Tuesday, June 5, 2012

Lynne Ramsay Has A Talk About Kevin

Not everyone falls in love with We Need To Talk About Kevin (Kevin), directed by Lynne Ramsay. On one hand, the arthouse indie is a portrait of hopelessness burdened by its strangely realistic sense of urban macabre. On the other, it's a triumph for Scottish actress Tilda Swinton (Chronicles Of Narnia, Michael Clayton) and everyone involved in the difficult project in terms of its ambition.

Right. It's not a popcorn movie. Instead, it's a movie that asks viewers to sit back slack-jawed as if medicated. And for most people, the effects of feeling dazed lingers on for days after the viewing.

As a result, it's hard to 'like' and harder to forget. It's 112 minutes of continuous dread as the film as follows Eva Khatchadourian, who is barely hanging onto to her sanity after she is left shaken to near helplessness. The tragedy is what director Ramsay leads us to find out as she flips back and forth between tight vignettes that cobble together the past, near past, and present.

Kevin is a movie about a natural-born sociopath and his mother.

All anybody knows about about the tragedy that has left her in ruin is that is is bad. It's bad enough that Eva is a shell of a once vibrant and active travel agent, epitomized by her foray deep into the heart of the La Tomatina, the famed tomato festival in Buñol, Spain.

One can immediately imagine the endless escapades and adventures she must have experienced. All that changed when she met Franklin (John C. Reilly). After the couple have a brief but seemingly lighthearted fling-to-marriage ride, Eva has a son who will create a chasm between the two.

Everything about the infant for Eva is a struggle. Everything about the infant for Franklin is easy. At first blush, it isn't easy to tell whether Eva is suffering from postpartum depression after sacrificing her career for the optimistic Franklin to become a head of household or if the boy was just born bad.

It's also difficult to not think of the character Jacob Barber in the book Defending Jacob by William Landay and whether or not there is a "murder gene" that can deliver up a deadly dose of predestination. Except Jacob was a likable, seemingly affable preteen. Here, there is something clearly wrong with Kevin (played by multiple actors, and ending with a terrifying portrayal by Enza Miller) from the onset.

If the chronic screaming anytime his mother holds him or his defiance in not rolling a ball to her leaves you unconvinced, then snippets of life as he gets older (6-8 years of age) will leave you in disbelief. The diaper he wears (with his ignorant and accepting father all too happy to enable it) is only a starter.

With his escalating but never over-the-top predisposition toward manipulation and cruelty, it's impossible not to feel a stomach drop when Eva shares that she is having another baby. When she asks Kevin if he ever wanted somebody else around, he makes a point to say he wouldn't like it. In an effort to appease him, she suggests he might get used to it. He answers her with the creepy line in the trailer.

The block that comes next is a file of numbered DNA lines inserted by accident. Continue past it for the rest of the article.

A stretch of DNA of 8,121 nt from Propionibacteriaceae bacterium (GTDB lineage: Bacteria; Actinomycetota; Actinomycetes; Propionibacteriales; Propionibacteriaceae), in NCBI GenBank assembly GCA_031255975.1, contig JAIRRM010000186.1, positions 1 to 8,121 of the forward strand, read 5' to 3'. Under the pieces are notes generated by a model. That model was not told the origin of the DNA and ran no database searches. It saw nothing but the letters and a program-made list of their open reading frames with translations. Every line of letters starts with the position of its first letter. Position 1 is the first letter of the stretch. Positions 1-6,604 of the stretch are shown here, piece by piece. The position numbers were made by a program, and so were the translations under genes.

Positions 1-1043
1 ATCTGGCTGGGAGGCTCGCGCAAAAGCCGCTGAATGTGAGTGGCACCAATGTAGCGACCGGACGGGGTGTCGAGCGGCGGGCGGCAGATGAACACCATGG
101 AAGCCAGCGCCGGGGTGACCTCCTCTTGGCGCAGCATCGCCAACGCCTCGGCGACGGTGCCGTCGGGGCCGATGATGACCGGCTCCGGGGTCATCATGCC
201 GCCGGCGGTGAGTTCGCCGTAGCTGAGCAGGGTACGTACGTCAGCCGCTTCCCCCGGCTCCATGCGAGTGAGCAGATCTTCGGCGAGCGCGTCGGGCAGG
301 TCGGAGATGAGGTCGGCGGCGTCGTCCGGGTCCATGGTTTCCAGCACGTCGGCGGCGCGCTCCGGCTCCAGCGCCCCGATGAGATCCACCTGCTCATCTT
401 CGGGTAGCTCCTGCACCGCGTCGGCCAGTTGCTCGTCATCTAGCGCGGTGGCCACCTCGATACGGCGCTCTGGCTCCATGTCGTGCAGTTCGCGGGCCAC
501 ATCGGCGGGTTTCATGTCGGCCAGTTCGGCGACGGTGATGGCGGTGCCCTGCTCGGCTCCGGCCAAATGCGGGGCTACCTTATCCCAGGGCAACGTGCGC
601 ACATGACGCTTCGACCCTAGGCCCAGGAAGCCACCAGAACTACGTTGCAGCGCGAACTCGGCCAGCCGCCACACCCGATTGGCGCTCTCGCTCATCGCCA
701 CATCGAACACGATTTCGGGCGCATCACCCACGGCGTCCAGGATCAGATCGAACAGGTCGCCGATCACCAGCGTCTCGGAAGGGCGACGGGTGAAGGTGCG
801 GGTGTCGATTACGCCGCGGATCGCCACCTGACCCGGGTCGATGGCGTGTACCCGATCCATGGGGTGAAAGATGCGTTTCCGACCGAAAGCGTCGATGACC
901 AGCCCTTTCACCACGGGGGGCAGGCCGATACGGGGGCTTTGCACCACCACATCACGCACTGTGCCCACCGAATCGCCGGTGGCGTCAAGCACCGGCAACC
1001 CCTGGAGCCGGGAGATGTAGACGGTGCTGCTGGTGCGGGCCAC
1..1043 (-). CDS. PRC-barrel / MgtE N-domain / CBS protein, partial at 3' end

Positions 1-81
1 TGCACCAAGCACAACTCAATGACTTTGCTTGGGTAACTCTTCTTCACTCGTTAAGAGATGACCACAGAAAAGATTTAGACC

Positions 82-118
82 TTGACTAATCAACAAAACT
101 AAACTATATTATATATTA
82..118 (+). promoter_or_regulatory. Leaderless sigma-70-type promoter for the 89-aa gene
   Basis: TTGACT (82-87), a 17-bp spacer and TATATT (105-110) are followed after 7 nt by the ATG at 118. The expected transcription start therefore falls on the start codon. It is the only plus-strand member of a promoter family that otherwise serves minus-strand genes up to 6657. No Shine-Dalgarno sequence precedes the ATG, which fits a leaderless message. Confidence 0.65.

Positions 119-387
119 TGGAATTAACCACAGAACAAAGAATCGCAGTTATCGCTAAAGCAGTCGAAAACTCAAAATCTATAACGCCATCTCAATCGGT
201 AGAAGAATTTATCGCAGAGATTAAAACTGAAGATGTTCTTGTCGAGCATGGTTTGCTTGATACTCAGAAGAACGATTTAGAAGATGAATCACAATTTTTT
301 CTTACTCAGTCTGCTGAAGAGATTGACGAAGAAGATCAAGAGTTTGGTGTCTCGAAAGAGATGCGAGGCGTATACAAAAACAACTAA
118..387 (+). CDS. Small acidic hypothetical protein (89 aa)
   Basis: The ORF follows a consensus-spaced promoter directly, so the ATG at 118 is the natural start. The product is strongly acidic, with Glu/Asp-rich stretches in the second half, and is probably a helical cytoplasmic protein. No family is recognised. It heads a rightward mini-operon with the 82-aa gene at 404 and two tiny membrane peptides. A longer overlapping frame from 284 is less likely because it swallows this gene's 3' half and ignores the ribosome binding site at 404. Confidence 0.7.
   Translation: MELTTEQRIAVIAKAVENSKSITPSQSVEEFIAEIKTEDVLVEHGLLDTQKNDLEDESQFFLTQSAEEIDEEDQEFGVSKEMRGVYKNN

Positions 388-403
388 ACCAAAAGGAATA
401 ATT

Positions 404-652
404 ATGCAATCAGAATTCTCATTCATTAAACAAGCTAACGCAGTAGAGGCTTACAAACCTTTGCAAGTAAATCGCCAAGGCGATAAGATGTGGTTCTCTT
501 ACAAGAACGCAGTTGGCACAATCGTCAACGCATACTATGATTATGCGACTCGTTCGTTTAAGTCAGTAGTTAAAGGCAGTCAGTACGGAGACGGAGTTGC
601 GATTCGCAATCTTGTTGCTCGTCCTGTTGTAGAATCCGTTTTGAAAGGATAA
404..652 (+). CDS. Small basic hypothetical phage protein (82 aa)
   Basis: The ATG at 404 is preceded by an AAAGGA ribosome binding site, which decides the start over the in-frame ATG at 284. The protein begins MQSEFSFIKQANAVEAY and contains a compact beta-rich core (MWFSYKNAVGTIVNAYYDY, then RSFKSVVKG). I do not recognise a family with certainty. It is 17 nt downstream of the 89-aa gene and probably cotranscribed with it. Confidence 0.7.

At the same time, the film gives equal weight to the victimhood Eva endures in the present. She is not only scarred by whatever occurred, but she is obviously blamed, shunned and abused in the community where she is trying to piece her life back together.

Some reviewers have said the character suffers from paranoia, but don't buy it for a minute. It's not paranoia if most people really are out to get you. But what is even more troubling here is her sense of overwhelming guilt, even though she was the only one who saw something wrong from the start.

A couple graphs about director Lynne Ramsay and the source material. 

Ramsay is a Scottish film director, writer, and producer best known for her films Ratcatcher, Morvern Callar (which also included Swinton), and now this one. It has not been uncommon for her to use the craft to explore grief, guilt and death since graduating from the United Kingdom's National Film and Television School. She has also directed several shorts, frequently filming material that she has written.

In this case, Ramsay wrote the screenplay based on the almost 10-year- novel with the same name. The novel was written by Lionel Shriver. The story was originally told in first person as a series of letters that Eva writes to her husband, which Ramsay does an extremely brilliant job repurposing as a script.

Ramsay's We Need To Talk About Kevin Crawls To 5.4 On The Liquid Hip Richter Scale.

The two biggest setbacks for the film are its characterization (it's not a psychological 'horror' film) and the natural tendency to associate it with school shootings. Neither is really accurate.

Shriver originally wrote a story that explored maternal ambivalence (nature vs. nurture) and America's sometimes overwrought sense of optimism. Ramsay captures most of that, but daringly steps further out with a message moviegoers (and many Americans) don't like: sometimes bad things happen for no reason whatsoever.

We Need To Talk About Kevin is available for rent or purchase on iTunes. Barnes & Noble carries the movie on DVD and Blu-Ray. You can also find We Need to Talk About Kevin [Blu-ray] at Amazon.
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